Under the older law on fasting and abstinence one was bound to abstain starting at age seven and bound to fast beginning at age 21.
Under the new law one is bound to abstain beginning at age 14 and fast beginning at age 18.
The only days which remain under the new law fully obligatory as days of fast are Ash Wednesday and Good Friday. In the universal Church, Fridays are still meatless.
While it is good to follow the older law to do extra penances, we are bound to follow the new. Those over 18 must therefore fast on Ash Wednesday and Good Friday and those over 14 must Abstain on these days along with all Fridays of Lent and must do some kind of penance (abstinence is recommended) on all other Fridays.
We do not have a choice about following the new law, which binds under pain of sin. We certainly may make it harder by trying to follow the old law on the other days.
It is commendable to try to fast throughout Lent. It is not impossible, and quite easy and fruitful if you know yourself well enough to manage your pangs.
Because Sundays are always feast days (even when in a Penitential season), fasting is not obligatory, and without some permission from a spiritual director or confessor should not be practiced. The Church gives up breaks in the penance to help us not overload and then abandon our resolutions.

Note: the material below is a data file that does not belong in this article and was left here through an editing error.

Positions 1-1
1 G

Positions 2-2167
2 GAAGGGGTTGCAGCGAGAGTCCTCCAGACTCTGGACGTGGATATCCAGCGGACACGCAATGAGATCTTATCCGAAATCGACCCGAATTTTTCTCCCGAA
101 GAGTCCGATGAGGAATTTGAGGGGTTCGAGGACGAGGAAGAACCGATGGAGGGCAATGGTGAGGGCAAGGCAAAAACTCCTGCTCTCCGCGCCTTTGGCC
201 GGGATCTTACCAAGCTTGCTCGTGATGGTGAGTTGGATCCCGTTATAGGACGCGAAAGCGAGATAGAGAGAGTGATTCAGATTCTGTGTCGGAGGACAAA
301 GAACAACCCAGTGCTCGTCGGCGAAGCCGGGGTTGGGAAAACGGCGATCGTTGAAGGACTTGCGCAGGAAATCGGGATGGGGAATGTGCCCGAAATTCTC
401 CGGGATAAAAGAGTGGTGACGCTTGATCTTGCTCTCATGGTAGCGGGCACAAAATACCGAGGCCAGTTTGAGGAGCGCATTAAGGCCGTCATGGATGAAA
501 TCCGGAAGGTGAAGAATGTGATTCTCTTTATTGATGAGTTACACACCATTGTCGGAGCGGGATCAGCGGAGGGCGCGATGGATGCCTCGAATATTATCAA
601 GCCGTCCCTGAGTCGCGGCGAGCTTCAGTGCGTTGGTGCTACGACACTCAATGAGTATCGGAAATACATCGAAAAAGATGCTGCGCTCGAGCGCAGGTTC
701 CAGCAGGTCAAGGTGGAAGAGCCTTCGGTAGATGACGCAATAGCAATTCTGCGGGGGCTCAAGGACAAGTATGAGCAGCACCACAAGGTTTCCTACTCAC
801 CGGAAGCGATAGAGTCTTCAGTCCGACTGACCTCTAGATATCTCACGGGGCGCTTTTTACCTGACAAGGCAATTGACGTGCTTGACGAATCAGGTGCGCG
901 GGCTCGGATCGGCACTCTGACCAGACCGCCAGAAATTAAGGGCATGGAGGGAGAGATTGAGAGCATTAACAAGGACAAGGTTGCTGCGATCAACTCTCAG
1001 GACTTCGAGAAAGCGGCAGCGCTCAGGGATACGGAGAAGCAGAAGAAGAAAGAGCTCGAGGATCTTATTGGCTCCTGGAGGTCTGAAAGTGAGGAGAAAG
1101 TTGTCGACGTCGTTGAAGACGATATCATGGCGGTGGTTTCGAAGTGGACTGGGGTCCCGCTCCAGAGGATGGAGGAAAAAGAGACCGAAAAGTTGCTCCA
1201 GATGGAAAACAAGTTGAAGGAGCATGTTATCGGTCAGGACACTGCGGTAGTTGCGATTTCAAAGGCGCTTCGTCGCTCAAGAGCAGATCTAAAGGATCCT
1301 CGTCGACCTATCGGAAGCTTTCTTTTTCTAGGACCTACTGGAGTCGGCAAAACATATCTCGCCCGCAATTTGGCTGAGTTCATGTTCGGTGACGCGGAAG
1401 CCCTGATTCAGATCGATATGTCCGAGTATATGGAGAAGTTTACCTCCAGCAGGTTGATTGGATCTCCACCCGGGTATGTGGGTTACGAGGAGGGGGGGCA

As to things you have given up ... that's your call. It is not obligatory to "give up" anything for Lent. It is a good custome, but it is certainly equally as good, if not better to resolve to do something instead of offer up the non-use of something. As our pastor quipped last year, "Eat the chocolate, but say your prayers," clarifying this year that he meant it was useless to give up something if you are not going to make it into a supernatural good. If you refuse to say your prayers, you might as well eat the chocolate, because you're not doing real penance.
Depending on how much the thing you have given up helps you to detach yourself along with the difficulty of returning to the detachment on Monday would be my measure. If it were TV or something else which were more enticing and was going to make it harder to abandon it come Monday I would also include Sunday as a day to abandon this thing. If it is not difficult to turn around and give it up on Monday then I would be more likely to give myself a bit of leniency on Sunday.
For instance, in my case, while it's nice to eat a bit extra on Sunday, I try not to eat too much, (1) because my stomach can't handle it well and (2) because it makes it harder to fast again on Monday if I gorge myself on Sunday and (3) because by the time Mass is out it's almost noon anyway.